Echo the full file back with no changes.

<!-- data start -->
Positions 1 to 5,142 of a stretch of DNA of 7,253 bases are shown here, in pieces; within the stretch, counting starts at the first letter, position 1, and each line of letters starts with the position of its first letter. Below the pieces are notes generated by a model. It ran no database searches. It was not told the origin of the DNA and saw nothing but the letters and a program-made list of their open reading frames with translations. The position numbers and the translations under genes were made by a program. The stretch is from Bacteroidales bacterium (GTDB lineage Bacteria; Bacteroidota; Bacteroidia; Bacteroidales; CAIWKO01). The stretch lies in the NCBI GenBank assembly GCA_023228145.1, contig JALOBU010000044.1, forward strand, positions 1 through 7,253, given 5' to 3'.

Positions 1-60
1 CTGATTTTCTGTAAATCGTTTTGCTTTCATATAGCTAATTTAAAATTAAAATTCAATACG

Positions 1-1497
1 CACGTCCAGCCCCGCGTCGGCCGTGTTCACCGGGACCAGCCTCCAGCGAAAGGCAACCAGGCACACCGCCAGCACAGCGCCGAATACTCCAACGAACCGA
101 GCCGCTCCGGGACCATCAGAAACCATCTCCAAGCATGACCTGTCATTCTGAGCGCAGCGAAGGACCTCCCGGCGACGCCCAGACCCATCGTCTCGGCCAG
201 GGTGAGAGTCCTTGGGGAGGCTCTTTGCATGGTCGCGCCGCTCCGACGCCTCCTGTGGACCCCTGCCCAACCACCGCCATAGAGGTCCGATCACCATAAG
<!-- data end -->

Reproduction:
Positions 1 to 5,142 of a stretch of DNA of 7,253 bases are shown here, in pieces; within the stretch, counting starts at the first letter, position 1, and each line of letters starts with the position of its first letter. Below the pieces are notes generated by a model. It ran no database searches. It was not told the origin of the DNA and saw nothing but the letters and a program-made list of their open reading frames with translations. The position numbers and the translations under genes were made by a program. The stretch is from Bacteroidales bacterium (GTDB lineage Bacteria; Bacteroidota; Bacteroidia; Bacteroidales; CAIWKO01). The stretch lies in the NCBI GenBank assembly GCA_023228145.1, contig JALOBU010000044.1, forward strand, positions 1 through 7,253, given 5' to 3'.

Positions 1-60
1 CTGATTTTCTGTAAATCGTTTTGCTTTCATATAGCTAATTTAAAATTAAAATTCAATACG

Positions 1-1497
1 CACGTCCAGCCCCGCGTCGGCCGTGTTCACCGGGACCAGCCTCCAGCGAAAGGCAACCAGGCACACCGCCAGCACAGCGCCGAATACTCCAACGAACCGA
101 GCCGCTCCGGGACCATCAGAAACCATCTCCAAGCATGACCTGTCATTCTGAGCGCAGCGAAGGACCTCCCGGCGACGCCCAGACCCATCGTCTCGGCCAG
201 GGTGAGAGTCCTTGGGGAGGCTCTTTGCATGGTCGCGCCGCTCCGACGCCTCCTGTGGACCCCTGCCCAACCACCGCCATAGAGGTCCGATCACCATAAG